Full Title: Affects of Aging on the Hamstring Group
Author: Sharon L. Johnston, RVT
Date of Publication: July 29, 2014
Research Paper Text:
As a dog ages significant changes occur which affect the function of their mind and the form and function of their body. Goldston & Hoskins (1995) wrote “elderly animals seldom have a single disease, but instead have a unique combination of multiple organ disease with varying levels of dysfunction” (pp. 3). (see table 1-2).
One of the most obvious and life altering examples of this process is deterioration of the musculoskeletal system.
Metabolic and degenerative diseases become more prevalent and muscle atrophy; a weakening or wasting away of muscle mass begins. While a small amount of atrophy occurs naturally due to reduced hormone production and changing metabolic rates, the two major causes are disease and disuse.
Diseases such as Cushing’s, neurotrophic atrophy and lactic academia are examples of processes that weaken the muscles and tendons, cause inactivity and hasten muscle atrophy. Painful conditions such as arthritis, hip dysplasia and intervertebral disk disease may also inhibit normal activity such as walking, running or playing. The longer movement is restricted the more detrimental it is to the rest of the body, most importantly the circulatory system.
Muscle tissue has a very high metabolic rate. A long term decrease in blood supply and nutrients seriously compromises the ability of all muscles and groups to function properly. One such group of muscles is the hamstring group.
Lateral muscles of the hip and thigh, the hamstring group is made up of three muscles; the biceps femoris, the semitendinosus and the semimembranosus. (see fig. 1.) A significant weight bearing group of muscles, actions of the hamstring group include extension of the hip joint, flexion or extension of the stifle and extension of the hock. Coupled with the longissimus group located in the front limbs, they are the most important muscle groups in relation to straightaway running.
The muscles of the hamstring group have shared and individual origins, insertions, innervations, blood supplies and actions.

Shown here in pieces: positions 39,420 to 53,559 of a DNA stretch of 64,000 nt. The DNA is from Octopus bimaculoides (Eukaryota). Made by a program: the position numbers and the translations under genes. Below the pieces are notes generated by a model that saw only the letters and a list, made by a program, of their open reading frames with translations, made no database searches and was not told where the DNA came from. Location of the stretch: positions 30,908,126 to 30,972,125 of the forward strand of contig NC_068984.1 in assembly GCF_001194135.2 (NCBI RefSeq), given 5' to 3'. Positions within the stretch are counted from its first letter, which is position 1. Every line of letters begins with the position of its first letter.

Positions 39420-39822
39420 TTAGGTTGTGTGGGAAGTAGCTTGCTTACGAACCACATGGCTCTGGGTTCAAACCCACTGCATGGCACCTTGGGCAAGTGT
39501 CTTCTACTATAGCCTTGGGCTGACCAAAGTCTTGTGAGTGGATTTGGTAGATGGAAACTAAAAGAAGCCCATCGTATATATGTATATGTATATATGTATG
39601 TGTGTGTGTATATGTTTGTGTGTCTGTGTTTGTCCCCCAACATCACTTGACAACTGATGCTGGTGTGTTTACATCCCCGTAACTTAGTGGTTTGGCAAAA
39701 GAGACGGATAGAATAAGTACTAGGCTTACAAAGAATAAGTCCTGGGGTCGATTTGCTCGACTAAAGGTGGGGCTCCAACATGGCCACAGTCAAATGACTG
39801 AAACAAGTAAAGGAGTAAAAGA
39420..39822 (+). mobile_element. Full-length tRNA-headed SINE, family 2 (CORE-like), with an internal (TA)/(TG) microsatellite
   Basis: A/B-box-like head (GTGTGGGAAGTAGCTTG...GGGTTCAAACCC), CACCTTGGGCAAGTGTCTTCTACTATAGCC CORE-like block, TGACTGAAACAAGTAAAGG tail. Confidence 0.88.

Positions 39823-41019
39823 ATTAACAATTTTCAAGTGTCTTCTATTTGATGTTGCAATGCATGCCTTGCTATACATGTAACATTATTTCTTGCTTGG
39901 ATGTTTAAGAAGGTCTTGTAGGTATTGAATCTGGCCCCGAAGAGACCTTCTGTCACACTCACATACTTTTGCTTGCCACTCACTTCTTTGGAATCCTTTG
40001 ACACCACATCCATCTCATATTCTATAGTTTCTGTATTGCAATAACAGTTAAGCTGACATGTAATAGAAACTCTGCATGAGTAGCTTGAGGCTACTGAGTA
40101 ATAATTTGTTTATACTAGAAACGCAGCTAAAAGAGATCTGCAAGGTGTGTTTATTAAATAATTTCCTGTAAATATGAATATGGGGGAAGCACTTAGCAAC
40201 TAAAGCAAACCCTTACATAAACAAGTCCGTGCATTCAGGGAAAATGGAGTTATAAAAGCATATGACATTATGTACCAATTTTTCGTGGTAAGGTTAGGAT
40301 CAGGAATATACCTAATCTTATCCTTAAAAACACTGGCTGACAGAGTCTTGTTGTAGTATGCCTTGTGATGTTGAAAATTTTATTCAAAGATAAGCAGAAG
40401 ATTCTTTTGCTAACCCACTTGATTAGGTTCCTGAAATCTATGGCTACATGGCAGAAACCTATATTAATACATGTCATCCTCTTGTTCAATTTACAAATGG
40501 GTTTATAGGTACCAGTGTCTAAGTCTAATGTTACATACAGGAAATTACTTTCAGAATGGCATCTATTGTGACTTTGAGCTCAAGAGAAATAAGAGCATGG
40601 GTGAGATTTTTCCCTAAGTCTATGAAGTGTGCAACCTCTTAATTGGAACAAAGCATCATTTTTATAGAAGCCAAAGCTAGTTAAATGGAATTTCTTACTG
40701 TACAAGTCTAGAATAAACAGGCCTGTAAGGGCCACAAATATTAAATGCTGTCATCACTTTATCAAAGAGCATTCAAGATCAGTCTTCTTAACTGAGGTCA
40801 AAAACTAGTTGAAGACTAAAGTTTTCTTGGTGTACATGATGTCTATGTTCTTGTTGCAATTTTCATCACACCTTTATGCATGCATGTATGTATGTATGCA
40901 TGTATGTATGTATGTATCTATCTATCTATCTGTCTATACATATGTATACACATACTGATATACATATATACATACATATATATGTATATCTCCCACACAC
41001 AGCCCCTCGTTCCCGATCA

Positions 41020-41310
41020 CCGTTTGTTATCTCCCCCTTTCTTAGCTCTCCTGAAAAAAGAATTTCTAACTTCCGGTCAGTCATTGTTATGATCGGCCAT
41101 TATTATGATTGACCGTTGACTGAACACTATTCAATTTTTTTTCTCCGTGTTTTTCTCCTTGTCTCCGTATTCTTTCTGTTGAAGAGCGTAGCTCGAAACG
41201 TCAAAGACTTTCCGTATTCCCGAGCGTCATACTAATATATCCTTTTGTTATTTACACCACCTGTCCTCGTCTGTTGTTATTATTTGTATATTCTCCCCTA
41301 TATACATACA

All three muscles originate from the tuber ischiadicum with the biceps femoris also originating from the lower part of the sacrotuberal ligament. The biceps femoris inserts at the cranial portion of the tibia, the patella and the patellar ligament; the semitendinosus at the medial tibia and the semimembranosus at the distal femur and medial tibial condyle. Tendons from the femoral biceps and semitendinosus join tendons of the digital flexor and gastrocnemius to form the common calcanean tendon. Kainer & McCraken (2003), (plate 31).
Both the nerve and blood supplies to the hind limbs are extensive and complex. The nerve supply to the hamstrings arise from the lumbosacral plexus and include the caudal gluteal, common peroneal, tibial and sciatic nerves. The abdominal aorta which branches into the external and internal iliac arteries then to a network of veins is the vascular supply to the pelvis and hind limbs.
While the primary action of the hamstring group is extension of the hip joint, each muscle has its own function and action. The largest muscle of the group, the biceps femoris acts to extend the hind limb when rearing, kicking or propelling the body. The actions of this muscle affect all joints except those of the digit. The semitendinosus extends the hip and hock on a weight bearing limb while flexing the stifle of the non-weight bearing limb. The cranial aspect of the semimbranosus works to extend the stifle while the caudal aspect flexes the stifle. Both aid in hip extension.
When the muscles of the hamstring group are compromised whether due to injury, nervous system disruption or atrophy the impact is often immediately evident. The inability to bear weight on one or both limbs is the most common presentation. This weakness compromises a dogs’ ability to get up and down, climb stairs, walk or run. A stiff or unsteady gait, complete collapse and loss of proprioception are other common occurrences. Without intervention to delay the progression of symptoms, loss of hind limb muscle function greatly decreases a dogs’ lifespan.
Massage is a powerful, appropriate approach to intervene and prevent musculoskeletal damage. Using techniques to increase circulation and eliminate toxins we have the ability to help the dog achieve whole body wellness. While nothing can stop the inevitable decline of health due to aging, massage may provide an increase in our dog’s quality of life and optimistically a longer lifespan. It would be recommended to start massage sessions at early puppyhood and continue throughout their life.
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